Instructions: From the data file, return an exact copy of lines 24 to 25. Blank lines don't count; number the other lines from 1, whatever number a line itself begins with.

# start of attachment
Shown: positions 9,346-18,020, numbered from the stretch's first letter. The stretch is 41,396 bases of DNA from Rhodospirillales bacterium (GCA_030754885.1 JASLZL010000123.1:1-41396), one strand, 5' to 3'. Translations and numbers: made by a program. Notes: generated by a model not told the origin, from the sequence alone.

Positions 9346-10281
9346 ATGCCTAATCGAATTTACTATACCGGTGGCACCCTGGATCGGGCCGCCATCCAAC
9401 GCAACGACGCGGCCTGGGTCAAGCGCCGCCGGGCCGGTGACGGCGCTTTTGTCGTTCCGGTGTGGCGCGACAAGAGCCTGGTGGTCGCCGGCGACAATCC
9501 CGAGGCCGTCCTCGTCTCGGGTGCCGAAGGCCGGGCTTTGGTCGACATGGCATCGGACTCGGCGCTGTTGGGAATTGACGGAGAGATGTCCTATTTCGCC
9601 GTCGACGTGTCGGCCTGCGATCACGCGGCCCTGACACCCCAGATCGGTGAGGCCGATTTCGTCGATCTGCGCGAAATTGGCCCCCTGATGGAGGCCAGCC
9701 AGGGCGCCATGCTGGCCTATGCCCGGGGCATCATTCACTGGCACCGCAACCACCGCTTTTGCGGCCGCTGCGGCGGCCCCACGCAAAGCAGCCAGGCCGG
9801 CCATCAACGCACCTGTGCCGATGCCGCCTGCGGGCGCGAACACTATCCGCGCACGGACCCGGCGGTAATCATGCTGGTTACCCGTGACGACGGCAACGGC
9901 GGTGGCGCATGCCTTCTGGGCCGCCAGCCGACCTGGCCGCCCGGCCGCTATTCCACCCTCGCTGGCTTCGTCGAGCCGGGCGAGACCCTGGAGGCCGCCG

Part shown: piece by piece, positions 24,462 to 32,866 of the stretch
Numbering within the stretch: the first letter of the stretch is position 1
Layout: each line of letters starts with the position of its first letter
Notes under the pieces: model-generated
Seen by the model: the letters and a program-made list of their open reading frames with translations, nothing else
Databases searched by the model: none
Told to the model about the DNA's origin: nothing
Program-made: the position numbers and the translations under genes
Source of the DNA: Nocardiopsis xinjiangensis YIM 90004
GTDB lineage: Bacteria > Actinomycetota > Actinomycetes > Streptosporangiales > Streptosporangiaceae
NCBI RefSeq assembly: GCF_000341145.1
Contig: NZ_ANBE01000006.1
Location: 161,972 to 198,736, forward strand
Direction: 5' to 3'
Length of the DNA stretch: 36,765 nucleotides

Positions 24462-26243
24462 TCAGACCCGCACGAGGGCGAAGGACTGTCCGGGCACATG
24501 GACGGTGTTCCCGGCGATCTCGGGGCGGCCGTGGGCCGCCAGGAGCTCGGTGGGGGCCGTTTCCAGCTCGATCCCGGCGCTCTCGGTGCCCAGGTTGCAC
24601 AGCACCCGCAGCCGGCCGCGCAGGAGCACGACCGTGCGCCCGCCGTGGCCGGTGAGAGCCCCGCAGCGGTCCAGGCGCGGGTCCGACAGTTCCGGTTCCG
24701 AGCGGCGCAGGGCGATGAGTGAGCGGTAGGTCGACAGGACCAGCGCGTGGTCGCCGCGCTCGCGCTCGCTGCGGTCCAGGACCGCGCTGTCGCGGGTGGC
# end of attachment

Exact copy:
Length of the DNA stretch: 36,765 nucleotides

Positions 24462-26243